Optical and scanning electron microscopy (SEM) images of QD films patterned using different states of the SMP stamp with slow separation rate (~2 µm/s) are shown in Figure 2a–c. The result in Figure 2a was achieved with the SMP stamp making contact with the QD substrate below Tg. Owing to the high elastic modulus of the SMP stamp (2.5 GPa [25]) at room temperature (below Tg), the stamp has a very low probability of making highly conformal contact over the entire desired contact area. Any tilting misalignment between the SMP stamp and the QD substrate causes the stamp to slide, leading to an accumulation of QDs. Figure 2b reveals the situation when the SMP stamp is heated at ~80 °C (above Tg) throughout the patterning experiment. Above Tg, the stamp becomes compliant (10 MPa [25]). Relatively well defined square regions suggest conformal contact between the stamp and the QD substrate. However, the pull-off force applied to the QD film during separation is limited by the low elastic modulus, leading to an incomplete removal of the QDs. The effect of changing the elastic modulus of the SMP stamp during QD patterning is shown in Figure 2—in particular, when the stamp is heated during the initial conformal contact and is cooled prior to separation. The patterned region exhibits sharp edges, and the region surrounding the central square pattern has a near complete removal of QDs.
The pull-off force that the SMP stamp exhibits against a rigid surface during separation can be expressed as [29]
F pull off = 25.31 γ 0 ( 2 E SMP ) L 3
where γ 0 is the work of adhesion between the SMP stamp and a rigid surface. E S M P and L are the elastic modulus and the width of the SMP stamp, respectively. Clearly, Equation (1) indicates the pull-off force of the SMP stamp is a function of E SMP which also depends on whether the SMP stamp is above or below Tg. Although γ 0 at the SMP-QD interface is unknown and the effect of the elastic moduli mismatch [30] between the SMP and the QDs is simplified, the equation qualitatively shows different pull-off forces of the SMP stamp between above and below Tg separation conditions. This difference in pull-off, i.e., separation force, arising from whether or not the stamp is cooled prior to separating the SMP stamp from the QD substrate causes differences in the quality of the SMP stamp patterning of QD films. Because of the high pull-off force afforded by cooling the SMP stamp below Tg, patterning yield can be completely independent of separation rates.

3.2. Characterization of Patterned QD Films

High magnification SEM images were obtained to characterize the morphology of the patterned QD films. Figure 3a shows a very well-defined edge of the QD pattern using the hot contact and cold separation condition, which corresponds to Figure 2c. Further magnified SEM image of the QD film is shown in Figure 3b. Individual QDs can be seen and are uniformly distributed and densely packed in the film. Additionally, spatially resolved photoluminescence (PL) spectra is obtained to examine the possible effects of the SMP stamp-based patterning process on the optical properties of the QDs. As demonstrated in Figure 3c, the PL intensity mapping matches the SEM image and shows a distinctively different spectrum between the QD pattern and the background. Figure 3d reveals that the PL from the dark regions where QDs have been removed by the SMP stamp is 4 orders of magnitude lower in peak intensity than that from the QD patterns remaining. Furthermore, the PL line shape and peak position are well preserved when compared with those of QDs in solution.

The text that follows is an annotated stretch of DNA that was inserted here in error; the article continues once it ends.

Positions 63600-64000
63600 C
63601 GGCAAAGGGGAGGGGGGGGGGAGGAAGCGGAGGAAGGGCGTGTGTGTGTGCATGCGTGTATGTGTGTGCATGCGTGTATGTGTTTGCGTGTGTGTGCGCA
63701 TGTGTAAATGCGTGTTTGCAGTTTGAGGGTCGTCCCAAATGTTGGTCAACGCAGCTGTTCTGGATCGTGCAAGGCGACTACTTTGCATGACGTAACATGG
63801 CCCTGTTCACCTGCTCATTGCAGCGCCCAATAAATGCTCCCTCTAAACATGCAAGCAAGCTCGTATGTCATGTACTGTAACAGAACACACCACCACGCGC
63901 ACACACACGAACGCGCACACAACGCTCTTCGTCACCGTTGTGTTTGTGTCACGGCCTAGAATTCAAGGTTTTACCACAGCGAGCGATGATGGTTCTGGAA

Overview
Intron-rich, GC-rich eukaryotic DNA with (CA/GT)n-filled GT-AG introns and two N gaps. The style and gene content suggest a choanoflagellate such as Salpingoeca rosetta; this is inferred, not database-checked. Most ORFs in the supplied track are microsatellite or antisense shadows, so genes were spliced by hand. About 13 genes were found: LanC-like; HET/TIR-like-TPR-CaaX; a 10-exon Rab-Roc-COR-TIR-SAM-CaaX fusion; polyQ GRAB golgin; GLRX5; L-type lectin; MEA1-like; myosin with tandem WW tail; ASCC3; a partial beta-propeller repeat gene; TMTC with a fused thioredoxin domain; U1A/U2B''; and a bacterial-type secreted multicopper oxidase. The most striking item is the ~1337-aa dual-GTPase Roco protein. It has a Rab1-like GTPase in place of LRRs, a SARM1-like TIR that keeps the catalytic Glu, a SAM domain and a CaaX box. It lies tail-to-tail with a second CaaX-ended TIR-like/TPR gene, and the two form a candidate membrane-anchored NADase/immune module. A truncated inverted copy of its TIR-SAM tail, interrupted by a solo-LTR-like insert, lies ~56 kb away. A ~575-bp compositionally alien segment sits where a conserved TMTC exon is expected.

3.3. Large Scale Patterning of QD Films

The QD patterning achieved here through the SMP stamp is a two-dimensional planar process that can be developed into a large-scale patterning method. In order to demonstrate the feasibility of large scale patterning, an array of 200 µm by 200 µm square SMP stamps is prepared as shown in Figure 4a. The prepared SMP stamp array is brought into contact with a QD substrate at a temperature above Tg and subsequently cooled below Tg prior to separation as described in methods. The resulting pattern is shown in Figure 4b. As can be seen in the optical and SEM images, an array of QD patterns covering 1.2 cm × 1.2 cm area can be formed in a simple single patterning step with a low peeling rate using the SMP stamp array.

4. Conclusions

This work demonstrates a novel method of patterning QD films under solvent-free, dry conditions. While existing PDMS-based transfer printing approaches can lead to successful QD film patterning, those methods require high peeling rates to induce sufficient pull-off forces. In this context, utilizing the shape memory effect of a SMP that switches its elastic modulus as a function of temperature provides advantages while maintaining desirable solvent-free conditions for patterning QD films. Sufficiently large pull-off forces by the SMP at below Tg in conjunction with highly conformal contact of the SMP stamp at elevated temperature (above Tg) enable dry patterning of QD films, even at an extremely slow separation rate (2 µm/s), which verifies the rate-independent patterning yield of the SMP stamp. Arrays of QD patterns formed through this method as demonstrated here can facilitate various device applications, such as solar cells, LEDs, and transistors, thereby broadening the applicability of QDs.